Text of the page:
King: People are our competitive advantage because they’re the ones who make and sell our beer. We make the company better by hiring the best people. We’ve made a point of honing our ability to select and hire top talent, and we retain them by immediately investing in programs and training to ensure their further development.
De Gasperis: Our whole culture is based on this idea of meritocracy. You select great people, nurture them, and give them the opportunities to grow and develop, and then you reward them.
How do you discern which employees have promise and talent?
King: Our annual review process is robust with well-designed, 360-degree competency evaluations that consider our people from all angles. Every single Labatt employee is assessed based on past performance and future potential. Start to finish, it takes us about six months to review each employee, so obviously it’s a process that we really value and take very seriously.
De Gasperis: The science and checks and balances behind the review process provide structure and consistency, but over time you develop a real feel for it. You can see the spark in people when you meet them. You can sense their passion and the energy that they bring, the willingness to learn, and to reach for more.
DeGasperis has worked in both finance and HR for Labatt, a type of functional move that’s not uncommon at the company. What are the benefits to moving people cross-functionally?
King: We believe that the broader your experience at Labatt, the better you’ll be able to progress throughout the organization. That’s why we encourage our cross-functional approach, especially for those in our development programs. Our global-management trainee program allows people to rotate through different functions. Those who have come up through this program might have started in a brewery but ended up in sales, while others might have moved from procurement to finance and then to sales. Taking on a variety of roles makes us all stronger as professionals and as individuals. It’s about contributing more professionally, while also feeling more personally fulfilled.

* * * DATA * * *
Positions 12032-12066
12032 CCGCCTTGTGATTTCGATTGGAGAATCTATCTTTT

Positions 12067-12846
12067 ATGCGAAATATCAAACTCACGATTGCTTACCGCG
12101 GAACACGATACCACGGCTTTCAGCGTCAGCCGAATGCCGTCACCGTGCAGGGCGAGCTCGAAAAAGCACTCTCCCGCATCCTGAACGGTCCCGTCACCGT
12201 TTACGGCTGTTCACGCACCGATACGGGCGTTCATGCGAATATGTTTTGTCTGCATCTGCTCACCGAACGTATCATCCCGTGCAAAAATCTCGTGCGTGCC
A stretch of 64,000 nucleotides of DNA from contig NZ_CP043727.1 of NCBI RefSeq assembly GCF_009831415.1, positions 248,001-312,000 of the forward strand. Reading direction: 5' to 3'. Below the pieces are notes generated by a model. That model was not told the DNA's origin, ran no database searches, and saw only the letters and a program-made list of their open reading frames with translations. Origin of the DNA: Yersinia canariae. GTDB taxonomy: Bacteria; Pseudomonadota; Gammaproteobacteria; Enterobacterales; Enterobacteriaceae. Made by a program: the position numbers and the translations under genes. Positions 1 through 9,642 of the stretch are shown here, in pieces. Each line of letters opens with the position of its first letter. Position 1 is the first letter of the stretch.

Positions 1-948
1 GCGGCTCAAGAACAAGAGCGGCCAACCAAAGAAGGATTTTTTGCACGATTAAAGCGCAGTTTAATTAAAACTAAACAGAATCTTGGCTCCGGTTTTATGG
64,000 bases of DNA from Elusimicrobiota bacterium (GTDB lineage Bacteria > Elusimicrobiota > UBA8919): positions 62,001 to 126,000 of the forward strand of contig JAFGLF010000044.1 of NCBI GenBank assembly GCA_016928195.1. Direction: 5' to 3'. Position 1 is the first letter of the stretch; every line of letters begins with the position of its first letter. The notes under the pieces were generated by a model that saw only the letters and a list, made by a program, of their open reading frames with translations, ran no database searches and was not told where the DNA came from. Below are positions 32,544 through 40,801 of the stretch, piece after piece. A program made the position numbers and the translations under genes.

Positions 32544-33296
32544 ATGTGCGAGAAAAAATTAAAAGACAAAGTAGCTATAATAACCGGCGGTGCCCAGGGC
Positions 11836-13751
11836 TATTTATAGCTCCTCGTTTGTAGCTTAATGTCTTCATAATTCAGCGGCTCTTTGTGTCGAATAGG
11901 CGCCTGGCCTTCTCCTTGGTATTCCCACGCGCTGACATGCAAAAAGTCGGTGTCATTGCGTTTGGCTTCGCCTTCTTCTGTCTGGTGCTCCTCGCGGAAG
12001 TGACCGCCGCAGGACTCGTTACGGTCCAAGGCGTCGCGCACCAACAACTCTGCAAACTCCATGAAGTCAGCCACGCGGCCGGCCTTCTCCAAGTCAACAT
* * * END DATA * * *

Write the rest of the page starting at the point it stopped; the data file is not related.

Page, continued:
What’s your advice for fostering a good unforced mentor relationship?
De Gasperis: It starts with a genuine interest in people. You have to be open to adapting your style to suit the person and do what works best for them. It’s important to take the time to get to know them, and find a way to connect in a way that’s real and personal.
The company’s dream is to be “the best beer company bringing people together for a better world.” How does your “better world” focus translate into the volunteerism you expect of your employees?
King: The spirit of giving back has always been a huge part of our culture, so we’re interested in people who want to make a positive impact. Whether volunteering on personal time at foodbanks or for minor sports, or participating in Labatt-led activities on World Environment Day or our annual Global Be(er) Responsible Day, we celebrate people who not only lead in our company, but also in our communities.